Giles Duley

Galleries: Inter-Tribal Violence, South Sudan. 2009

When the Comprehensive Peace Agreement was signed in 2005, it brought to an end over twenty years of civil war. A bloody conflict between North and South Sudan that had cost the lives of over two million. It should have been a time of peace, with South Sudan granted semi-autonomy until a referendum on independence, due to be held in 2011. However 2009 saw a sharp increase in inter-tribal violence. With over 2000 killed, South Sudan superseded Dafur in the number of violent deaths.

There is widespread feeling that the North is encouraging this violence, as it's in its interest to see the region destabilised during the run-up to 2010's elections and the following referendum. While no direct link can be established, the dramatic increase of weapons in such a poor region points to outside influence. There are large oil reserves in the South and it's hard to see the Khartoum government relinquishing them.

The worst of this fighting has been in Jonglei state where the Lou Nuer and Murle have been engaged in bloody tit-for-tat raids. While cattle raids are common, this recent violence has been on a different scale.

The Murle village of Lekwongole, which was attacked in March, 2009. The attack by Nuer tribesman left 450 dead. Unlike traditional cattle raids, the attack on Lekwongole marked an escalation in inter-tribal violence, with a well-armed, organised militia deliberately targeting women and children.
  
The bones of Nuer attackers still lie in the village.
  
     
  
  
Murle warriors preparing for a generation fight. Each generation must, when the time is right, challenge the authority of the age group above. The recent fights have been particularly violent as a more aggressive generation bids for power. Using long sticks and clubs the men fight at night, in secret, often resulting in serious injury and occasionally death.
  
Murle women in Lekwongole. From an early age they know who they will marry and the colour of their beading donates the generation to which their husbands belong.
     
  
A Murle warrior, dancing in the build up to a generation fight. His age group are fighting for greater power within the tribe. This will have a major bearing on the conflict with the Nuer.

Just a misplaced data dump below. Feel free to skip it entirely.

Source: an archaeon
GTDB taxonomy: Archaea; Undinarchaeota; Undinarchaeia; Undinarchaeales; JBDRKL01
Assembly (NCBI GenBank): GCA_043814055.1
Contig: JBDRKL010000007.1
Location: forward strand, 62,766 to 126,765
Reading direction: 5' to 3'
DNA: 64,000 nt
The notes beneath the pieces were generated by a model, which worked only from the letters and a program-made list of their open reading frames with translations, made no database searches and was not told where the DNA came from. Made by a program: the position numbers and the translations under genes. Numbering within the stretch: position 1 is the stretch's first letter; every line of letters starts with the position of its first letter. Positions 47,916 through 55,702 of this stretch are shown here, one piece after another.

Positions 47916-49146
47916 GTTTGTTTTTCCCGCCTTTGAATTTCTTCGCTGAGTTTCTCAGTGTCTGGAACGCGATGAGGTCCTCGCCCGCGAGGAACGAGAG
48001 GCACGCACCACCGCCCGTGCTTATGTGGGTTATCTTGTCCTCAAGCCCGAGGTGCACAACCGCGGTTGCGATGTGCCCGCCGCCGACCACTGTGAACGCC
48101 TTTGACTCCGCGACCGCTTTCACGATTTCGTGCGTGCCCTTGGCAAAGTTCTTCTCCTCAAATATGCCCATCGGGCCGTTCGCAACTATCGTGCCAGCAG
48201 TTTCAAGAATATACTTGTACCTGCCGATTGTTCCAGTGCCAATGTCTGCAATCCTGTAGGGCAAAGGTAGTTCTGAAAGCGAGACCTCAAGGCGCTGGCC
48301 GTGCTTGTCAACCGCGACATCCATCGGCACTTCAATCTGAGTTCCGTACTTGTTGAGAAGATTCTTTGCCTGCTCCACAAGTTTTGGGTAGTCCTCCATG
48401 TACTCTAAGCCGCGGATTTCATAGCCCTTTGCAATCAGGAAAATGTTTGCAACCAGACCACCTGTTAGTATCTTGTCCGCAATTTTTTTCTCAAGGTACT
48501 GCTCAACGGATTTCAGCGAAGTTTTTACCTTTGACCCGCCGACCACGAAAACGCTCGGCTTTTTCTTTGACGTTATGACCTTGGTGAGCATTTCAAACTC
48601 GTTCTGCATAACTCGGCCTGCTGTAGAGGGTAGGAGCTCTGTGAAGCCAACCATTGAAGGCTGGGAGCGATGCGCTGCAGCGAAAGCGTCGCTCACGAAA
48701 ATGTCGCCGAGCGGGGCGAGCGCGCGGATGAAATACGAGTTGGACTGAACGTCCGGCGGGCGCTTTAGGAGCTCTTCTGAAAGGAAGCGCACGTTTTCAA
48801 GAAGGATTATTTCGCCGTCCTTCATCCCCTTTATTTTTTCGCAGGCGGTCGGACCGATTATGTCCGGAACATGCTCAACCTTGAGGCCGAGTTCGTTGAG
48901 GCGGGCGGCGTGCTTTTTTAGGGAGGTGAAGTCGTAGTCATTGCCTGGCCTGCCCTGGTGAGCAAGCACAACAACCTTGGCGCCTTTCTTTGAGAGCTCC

It is rare for different generations to dance at the same time, but on this occasion the election of a new chief permits it. It is common for these events to end in fighting between the groups.
  
To signify his status as a warrior, a Murle youth wears a headpiece made from the mane of a lion. The lion has to be killed by hand.
     
  
In South Sudan cattle are the cornerstone of society and are fiercely guarded against the frequent raids of other tribes.
  
A young Nuer man guards his family's cattle.
  
     
  
A Nuer fighter, shot through the calf. In order to relieve the pressure the MSF doctor had to remove the skin from the front of the leg. It was still possible that the leg would have to be amputated.
  
At the MSF clinic in Pieri, a boy fights for his life after being shot through the liver. Due to his loss of blood, the doctor was unable to stabilise him in order to get him to a surgery. The nearest being over two hours flight.
  
His arm had also been hit by a high velocity AK-47 round.
     
  
With no blood and unable to get him to surgery, the twelve year old's life slips away.
  
Members on the Nuer 'White Army'.
  
The 'White Army' or 'Young Boys' is an illegal militia comprised of teenagers. While originally designed to be a defensive organistaion they have also been involved in attacks, such as the one in Lekwongole.
     
  
A young fighter in the 'White Army'.